This compassion for others is the Mahayana religious ideal and, as a Buddhist, if you pray or chant or anything like that, or if you have any evangelical feelings at all they are for compassion, this real and true and enlightening insight into the mind, to envelope the entire world and for everyone to realize that, as the Buddha said, everyone wants to be happy and free of pain and suffering. There is also no Messiah in Eastern faiths. The Buddha or the Taoist Superior Man is not someone who will come some day and destroy our enemies and rule the entire world – they are in fact here right now – THEY ARE YOU. Wu Wei, a Taoist commentator and translator of the I Ching, has said that the Superior Person of Taoism is a polestar, an image that remains with you as you grow into it – you are to the Buddha or the Superior Person of Taoism as an acorn or a seedling is to an oak tree. That being said, they are not some image of perfection that is distant from reality and bears no resemblance to the person you are right now. Living in a consumerist culture and undergoing the conditioning we do on a regular daily basis, we are literally assaulted with images of Perfection. These images are, generally speaking, superficial, equating sexual desirability with quality of life but they also work to incite desire in you, the viewer, the consumer, and cause a kind of aggression against the self. If you are not the same as the image you are not good – that is perhaps an oversimplification but, I’m afraid, it is literally true. It is perhaps more subtle, but after a lifetime of it, it can turn quite insidious and hellish, resulting in all kinds of violence against the self and others.

It was largely this kind of consumerist image-making and desire-manufacturing, already in full swing in the 1950’s that the Beats were rebelling against in their literature and their lifestyles. In their Zen they found a way to distance themselves from those conditioned responses that are so powerful and that have literally imprisoned the minds of millions of Americans. I have found no better statement of this vision than this passage from Kerouac’s The Dharma Bums:

Japhy (Kerouac’s fictionalization of poet Gary Snyder) leaping up: “I’ve been reading Whitman, know what he says, Cheer up slaves, and horrify foreign despots, he means that the attitude for the Bard, the Zen lunacy Bard of old desert paths, see the whole thing is a world full of rucksack wanderers, Dharma Bums refusing to subscribe to the general demand that they consume production and therefore have to work for the privilege of consuming, all that crap they didn’t really want anyway such as refrigerators, TV sets, cars, at least new fancy cars, certain hair oils and deodorants and general junk you finally always see a week later in the garbage anyway, all of them imprisoned in a system of work, produce, consume, work, produce, consume, I see a vision of a great rucksack revolution thousands or even millions of young Americans wandering around with rucksacks, going up to mountains to pray, making children laugh and old men glad, making young girls happy and old girls happier, all of ‘em Zen lunatics…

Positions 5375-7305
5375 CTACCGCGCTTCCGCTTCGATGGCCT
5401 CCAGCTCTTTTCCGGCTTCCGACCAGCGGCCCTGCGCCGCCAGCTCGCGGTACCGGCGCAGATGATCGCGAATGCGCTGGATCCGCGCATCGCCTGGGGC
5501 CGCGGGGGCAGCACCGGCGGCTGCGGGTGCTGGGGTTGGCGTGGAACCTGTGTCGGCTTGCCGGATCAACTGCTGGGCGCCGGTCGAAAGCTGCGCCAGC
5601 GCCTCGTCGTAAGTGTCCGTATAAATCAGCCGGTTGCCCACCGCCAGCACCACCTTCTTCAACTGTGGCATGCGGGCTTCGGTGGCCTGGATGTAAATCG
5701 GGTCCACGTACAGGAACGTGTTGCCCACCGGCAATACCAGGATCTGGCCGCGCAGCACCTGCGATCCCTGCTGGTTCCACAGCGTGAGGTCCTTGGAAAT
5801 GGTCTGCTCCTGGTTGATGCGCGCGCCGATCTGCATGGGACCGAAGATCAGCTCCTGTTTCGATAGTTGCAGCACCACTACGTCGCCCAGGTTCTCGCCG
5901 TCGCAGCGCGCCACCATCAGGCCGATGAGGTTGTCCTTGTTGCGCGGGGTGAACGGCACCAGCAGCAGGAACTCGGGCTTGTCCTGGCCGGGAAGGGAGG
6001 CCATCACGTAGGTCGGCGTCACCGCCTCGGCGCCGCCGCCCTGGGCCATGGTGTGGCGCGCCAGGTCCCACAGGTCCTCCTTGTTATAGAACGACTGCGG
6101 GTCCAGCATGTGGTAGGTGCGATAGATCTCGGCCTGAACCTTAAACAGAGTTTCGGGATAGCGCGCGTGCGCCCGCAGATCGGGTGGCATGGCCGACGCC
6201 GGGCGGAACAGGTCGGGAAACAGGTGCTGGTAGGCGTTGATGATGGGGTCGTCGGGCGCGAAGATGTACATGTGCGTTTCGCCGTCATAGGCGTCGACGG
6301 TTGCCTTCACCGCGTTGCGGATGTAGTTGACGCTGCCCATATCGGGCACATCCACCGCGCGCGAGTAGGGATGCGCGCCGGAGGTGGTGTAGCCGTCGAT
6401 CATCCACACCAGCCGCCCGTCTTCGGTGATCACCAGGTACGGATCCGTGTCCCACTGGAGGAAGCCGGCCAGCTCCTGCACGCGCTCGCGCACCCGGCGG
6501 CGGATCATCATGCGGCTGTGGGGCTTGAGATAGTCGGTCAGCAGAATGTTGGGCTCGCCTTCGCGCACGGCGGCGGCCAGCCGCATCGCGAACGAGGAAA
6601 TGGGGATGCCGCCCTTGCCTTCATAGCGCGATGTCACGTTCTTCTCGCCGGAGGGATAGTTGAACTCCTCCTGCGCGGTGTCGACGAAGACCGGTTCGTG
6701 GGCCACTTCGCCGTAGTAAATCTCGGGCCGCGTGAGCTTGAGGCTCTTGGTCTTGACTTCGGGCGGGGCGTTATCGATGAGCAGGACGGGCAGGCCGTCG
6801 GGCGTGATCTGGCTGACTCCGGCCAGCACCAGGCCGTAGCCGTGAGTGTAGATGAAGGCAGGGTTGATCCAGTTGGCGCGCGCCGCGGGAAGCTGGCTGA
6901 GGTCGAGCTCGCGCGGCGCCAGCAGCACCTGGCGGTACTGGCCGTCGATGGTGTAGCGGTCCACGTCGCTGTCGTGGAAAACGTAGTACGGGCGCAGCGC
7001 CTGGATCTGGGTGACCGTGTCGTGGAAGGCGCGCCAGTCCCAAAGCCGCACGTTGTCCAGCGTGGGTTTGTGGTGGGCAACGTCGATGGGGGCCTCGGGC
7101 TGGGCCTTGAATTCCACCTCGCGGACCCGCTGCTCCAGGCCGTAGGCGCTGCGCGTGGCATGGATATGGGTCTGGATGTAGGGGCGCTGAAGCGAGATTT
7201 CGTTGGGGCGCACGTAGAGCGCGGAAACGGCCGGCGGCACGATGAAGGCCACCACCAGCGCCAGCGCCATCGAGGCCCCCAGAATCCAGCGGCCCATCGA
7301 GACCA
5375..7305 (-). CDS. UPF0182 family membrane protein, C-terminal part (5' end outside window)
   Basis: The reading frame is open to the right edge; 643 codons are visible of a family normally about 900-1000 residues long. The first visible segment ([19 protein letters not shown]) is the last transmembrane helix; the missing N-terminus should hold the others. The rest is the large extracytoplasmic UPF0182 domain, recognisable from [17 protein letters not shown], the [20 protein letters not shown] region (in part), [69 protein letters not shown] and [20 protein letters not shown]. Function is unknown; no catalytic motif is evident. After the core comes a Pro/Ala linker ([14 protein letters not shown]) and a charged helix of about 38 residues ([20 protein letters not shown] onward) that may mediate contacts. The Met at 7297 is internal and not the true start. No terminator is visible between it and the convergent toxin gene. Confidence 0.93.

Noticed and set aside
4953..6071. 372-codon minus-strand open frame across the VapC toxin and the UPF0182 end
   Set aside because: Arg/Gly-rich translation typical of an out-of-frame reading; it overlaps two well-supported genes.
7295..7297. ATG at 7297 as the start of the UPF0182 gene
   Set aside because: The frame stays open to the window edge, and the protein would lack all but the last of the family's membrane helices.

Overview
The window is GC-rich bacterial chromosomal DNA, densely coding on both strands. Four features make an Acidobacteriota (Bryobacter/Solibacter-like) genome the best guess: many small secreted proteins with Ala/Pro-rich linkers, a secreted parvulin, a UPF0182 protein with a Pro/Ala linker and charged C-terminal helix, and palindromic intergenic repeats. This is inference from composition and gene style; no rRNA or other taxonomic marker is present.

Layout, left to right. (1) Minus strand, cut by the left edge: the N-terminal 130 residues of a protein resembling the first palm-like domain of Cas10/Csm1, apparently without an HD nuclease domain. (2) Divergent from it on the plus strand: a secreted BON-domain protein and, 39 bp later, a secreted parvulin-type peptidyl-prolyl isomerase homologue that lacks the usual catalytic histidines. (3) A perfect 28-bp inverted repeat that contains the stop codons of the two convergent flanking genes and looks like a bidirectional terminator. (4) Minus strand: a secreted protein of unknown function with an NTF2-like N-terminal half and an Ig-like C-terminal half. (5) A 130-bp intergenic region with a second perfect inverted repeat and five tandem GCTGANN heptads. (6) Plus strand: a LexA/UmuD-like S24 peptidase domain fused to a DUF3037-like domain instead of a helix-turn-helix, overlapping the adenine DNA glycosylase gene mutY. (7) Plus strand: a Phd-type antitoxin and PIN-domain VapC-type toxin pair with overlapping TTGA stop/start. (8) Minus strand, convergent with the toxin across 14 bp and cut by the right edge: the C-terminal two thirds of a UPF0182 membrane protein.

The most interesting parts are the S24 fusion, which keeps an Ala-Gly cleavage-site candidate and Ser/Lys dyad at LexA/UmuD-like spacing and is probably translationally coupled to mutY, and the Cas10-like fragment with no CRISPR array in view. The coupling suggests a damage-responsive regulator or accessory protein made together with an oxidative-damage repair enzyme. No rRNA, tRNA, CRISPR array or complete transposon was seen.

Dharma Bums, p.97-98


Now, if millions of people took up rucksacks and wandered America today there would be thousands of gruesome traffic fatalities as those other millions who did not revolt and went to work as ordered would, purposefully or not, run down all of those wandering beatniks on America’s highways. That is no joke. ‘The Road’ once the subject of great Beat literature is now the setting of the American wasteland imagery you find in Cormac McCarthy’s later books (and which I’m sure you get an eyeful of every morning on the way to work or school or anywhere). Once the place where the American spirit wandered freely; now a place where ‘the homeless’ hide under tattered tarps, dreaming of wide open landscapes where, as McCarthy wrote ‘You could ride clear to Mexico and not strike a crossfence.’ (The Crossing, p.1) Thoreau warned us of the dangers of the ‘public road’ and what he called the ‘evil days’ that would come with it:


At present, in this vicinity, the best part of the land is not private property; the landscape is not owned and the walker enjoys comparative freedom. But possibly the day will come when it will be partitioned off into so-called pleasure-grounds, in which a few will take a narrow and exclusive pleasure only, when fences shall be multiplied, and man-traps and other engines invented to confine men to the public road, and walking over the surface of God’s earth shall be construed to mean trespassing on some gentleman’s grounds. To enjoy a thing exclusively is commonly to exclude yourself from the true enjoyment of it. Let us improve our opportunities, then, before the evil days come.

Thoreau, Walking, p. 20